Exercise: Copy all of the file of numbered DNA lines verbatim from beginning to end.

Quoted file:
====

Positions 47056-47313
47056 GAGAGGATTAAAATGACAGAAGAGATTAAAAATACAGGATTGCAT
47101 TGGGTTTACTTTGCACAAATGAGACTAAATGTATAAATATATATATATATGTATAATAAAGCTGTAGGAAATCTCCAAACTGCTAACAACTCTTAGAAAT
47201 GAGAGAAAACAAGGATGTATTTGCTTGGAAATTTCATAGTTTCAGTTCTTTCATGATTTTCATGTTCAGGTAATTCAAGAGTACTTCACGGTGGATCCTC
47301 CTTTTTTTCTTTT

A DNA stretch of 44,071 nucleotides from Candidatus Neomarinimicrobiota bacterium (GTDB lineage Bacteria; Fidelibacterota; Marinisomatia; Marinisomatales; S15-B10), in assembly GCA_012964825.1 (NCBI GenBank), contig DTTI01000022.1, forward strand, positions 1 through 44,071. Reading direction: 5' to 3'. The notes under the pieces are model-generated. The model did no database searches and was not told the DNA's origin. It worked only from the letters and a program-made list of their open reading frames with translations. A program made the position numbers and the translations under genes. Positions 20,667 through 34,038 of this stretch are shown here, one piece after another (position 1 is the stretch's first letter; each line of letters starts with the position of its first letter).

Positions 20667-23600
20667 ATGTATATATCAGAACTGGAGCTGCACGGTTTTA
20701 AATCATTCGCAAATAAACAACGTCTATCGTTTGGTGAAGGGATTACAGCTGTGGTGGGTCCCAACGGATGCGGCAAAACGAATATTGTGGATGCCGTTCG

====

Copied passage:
Positions 47056-47313
47056 GAGAGGATTAAAATGACAGAAGAGATTAAAAATACAGGATTGCAT
47101 TGGGTTTACTTTGCACAAATGAGACTAAATGTATAAATATATATATATATGTATAATAAAGCTGTAGGAAATCTCCAAACTGCTAACAACTCTTAGAAAT
47201 GAGAGAAAACAAGGATGTATTTGCTTGGAAATTTCATAGTTTCAGTTCTTTCATGATTTTCATGTTCAGGTAATTCAAGAGTACTTCACGGTGGATCCTC
47301 CTTTTTTTCTTTT

A DNA stretch of 44,071 nucleotides from Candidatus Neomarinimicrobiota bacterium (GTDB lineage Bacteria; Fidelibacterota; Marinisomatia; Marinisomatales; S15-B10), in assembly GCA_012964825.1 (NCBI GenBank), contig DTTI01000022.1, forward strand, positions 1 through 44,071. Reading direction: 5' to 3'. The notes under the pieces are model-generated. The model did no database searches and was not told the DNA's origin. It worked only from the letters and a program-made list of their open reading frames with translations. A program made the position numbers and the translations under genes. Positions 20,667 through 34,038 of this stretch are shown here, one piece after another (position 1 is the stretch's first letter; each line of letters starts with the position of its first letter).

Positions 20667-23600
20667 ATGTATATATCAGAACTGGAGCTGCACGGTTTTA
20701 AATCATTCGCAAATAAACAACGTCTATCGTTTGGTGAAGGGATTACAGCTGTGGTGGGTCCCAACGGATGCGGCAAAACGAATATTGTGGATGCCGTTCG